Wildfire Fall 2016
I took a social entrepreneurship class called Designing Ventures to Change the World in which my group addressed the summer acheivement gap for low income students in urban areas. We crafted a pitch for a summer program called Wildfire for low income middle school girls in Chicago. During the program, the girls would participate in project based learning to the betterment of their own communities. We wrestled with challenges in financial sustainability, institutional education, and disadvantaged populations. I worked with two other women on a rather self-directed team and learned to be comfortable in ambiguity as we spent a long time in the brainstorming stage.
We spent a lot of time ideating, trying to find a solution for our target audience. By defining and visualizing the people we wanted to serve, we were better able to design a program that they would actually want to be a part of. We played around with ideas like making a community-building app for girls with a theme of revolution in order to access the girls through a medium that was familiar to them without requiring too much financial commitment from them.
I went to Philadelphia to visit students at a project-based learning high school, hoping to gain a better understanding of what drives these girls and what kinds of experiences they would be interested in. I also interviewed girls in the homeschool co-op I teach at, and these conversations were vital to the development of Wildfire. Watch clips from my interviews in the video below!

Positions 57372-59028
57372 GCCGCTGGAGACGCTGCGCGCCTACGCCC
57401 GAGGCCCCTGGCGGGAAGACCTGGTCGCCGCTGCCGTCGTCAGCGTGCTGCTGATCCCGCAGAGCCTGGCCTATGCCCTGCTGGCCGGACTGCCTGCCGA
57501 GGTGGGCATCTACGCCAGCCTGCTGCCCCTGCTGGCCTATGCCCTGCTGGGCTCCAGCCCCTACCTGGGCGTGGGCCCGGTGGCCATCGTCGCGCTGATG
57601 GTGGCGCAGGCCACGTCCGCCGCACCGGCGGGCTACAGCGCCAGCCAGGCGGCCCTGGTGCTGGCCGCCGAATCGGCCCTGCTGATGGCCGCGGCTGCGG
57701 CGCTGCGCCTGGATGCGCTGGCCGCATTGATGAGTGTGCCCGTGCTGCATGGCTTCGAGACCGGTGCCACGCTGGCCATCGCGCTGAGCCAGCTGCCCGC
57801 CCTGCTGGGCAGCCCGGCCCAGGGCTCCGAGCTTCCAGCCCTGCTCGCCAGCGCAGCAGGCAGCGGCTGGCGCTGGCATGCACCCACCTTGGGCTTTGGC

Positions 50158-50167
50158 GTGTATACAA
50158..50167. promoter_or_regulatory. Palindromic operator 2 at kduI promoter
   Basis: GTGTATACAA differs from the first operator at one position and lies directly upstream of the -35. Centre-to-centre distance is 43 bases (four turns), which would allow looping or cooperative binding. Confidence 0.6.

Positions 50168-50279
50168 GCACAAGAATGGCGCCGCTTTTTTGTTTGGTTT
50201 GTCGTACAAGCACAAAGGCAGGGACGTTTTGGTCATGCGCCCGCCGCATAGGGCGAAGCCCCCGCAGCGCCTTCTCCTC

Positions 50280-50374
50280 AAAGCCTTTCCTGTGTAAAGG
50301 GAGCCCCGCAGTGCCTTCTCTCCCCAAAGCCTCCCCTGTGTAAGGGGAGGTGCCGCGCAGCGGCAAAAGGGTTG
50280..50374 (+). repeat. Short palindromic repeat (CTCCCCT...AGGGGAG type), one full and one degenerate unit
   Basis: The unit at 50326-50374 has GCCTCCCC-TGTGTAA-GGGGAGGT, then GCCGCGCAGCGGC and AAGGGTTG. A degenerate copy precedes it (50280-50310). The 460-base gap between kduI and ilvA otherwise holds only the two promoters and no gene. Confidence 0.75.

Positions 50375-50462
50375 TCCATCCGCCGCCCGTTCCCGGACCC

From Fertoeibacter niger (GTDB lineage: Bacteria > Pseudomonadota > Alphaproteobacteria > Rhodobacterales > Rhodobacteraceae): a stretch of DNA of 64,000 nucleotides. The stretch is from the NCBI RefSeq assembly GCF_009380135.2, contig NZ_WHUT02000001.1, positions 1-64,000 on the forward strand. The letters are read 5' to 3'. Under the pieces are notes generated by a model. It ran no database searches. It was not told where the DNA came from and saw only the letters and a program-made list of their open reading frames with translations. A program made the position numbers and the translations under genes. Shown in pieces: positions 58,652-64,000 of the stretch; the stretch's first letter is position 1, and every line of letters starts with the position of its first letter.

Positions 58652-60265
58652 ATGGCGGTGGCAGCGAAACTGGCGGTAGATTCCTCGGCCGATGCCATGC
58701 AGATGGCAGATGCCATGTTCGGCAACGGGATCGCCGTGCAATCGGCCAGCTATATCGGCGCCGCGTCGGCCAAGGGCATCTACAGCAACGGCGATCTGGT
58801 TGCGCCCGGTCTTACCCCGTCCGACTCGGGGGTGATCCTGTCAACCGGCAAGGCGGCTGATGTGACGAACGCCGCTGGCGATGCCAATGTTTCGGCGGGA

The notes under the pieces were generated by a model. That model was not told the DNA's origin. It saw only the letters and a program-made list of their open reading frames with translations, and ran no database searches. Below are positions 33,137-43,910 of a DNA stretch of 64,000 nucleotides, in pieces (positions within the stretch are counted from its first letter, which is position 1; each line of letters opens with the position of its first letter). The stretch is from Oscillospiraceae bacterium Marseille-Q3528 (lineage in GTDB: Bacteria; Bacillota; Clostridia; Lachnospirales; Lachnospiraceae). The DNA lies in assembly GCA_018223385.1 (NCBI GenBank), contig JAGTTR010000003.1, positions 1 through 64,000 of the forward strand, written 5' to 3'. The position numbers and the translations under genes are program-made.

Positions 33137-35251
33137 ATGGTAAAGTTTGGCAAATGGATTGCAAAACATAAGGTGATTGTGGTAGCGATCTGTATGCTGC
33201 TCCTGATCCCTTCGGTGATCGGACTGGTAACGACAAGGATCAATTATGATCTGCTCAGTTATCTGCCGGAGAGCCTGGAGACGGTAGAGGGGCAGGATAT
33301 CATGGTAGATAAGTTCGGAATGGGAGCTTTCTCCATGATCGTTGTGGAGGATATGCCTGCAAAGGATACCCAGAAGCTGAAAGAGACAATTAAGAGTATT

The "Matchbook": A Prototype
In addition to our video pitch (shown below), I made a prototype of a workbook to explain the curriculum of the program. Girls would receive the "Matchbook" in the beginning of the program to help them follow along with the themes and record their thoughts.
The "Matchbook": The Curriculum
Using language of fire, I divided the 4 week program into themes: Ignite, Burn, Blaze, and Illuminate. These relate to the progress and impact of the ideas the girls would develop collaboratively during the program. For example, the Ignite stage would be the first week, where girls tackled local issues and brainstormed solutions, igniting a spark of an idea. This loosely follows the methodology of design thinking and encourages entrepreneurial leadership in young women.
The "Matchbook": Activities
Within each theme/tab, there is space for planned exercises and free writing. One such activity is to storyboard your concept, helping the girls to visualize, develop and ultimately communicate their ideas.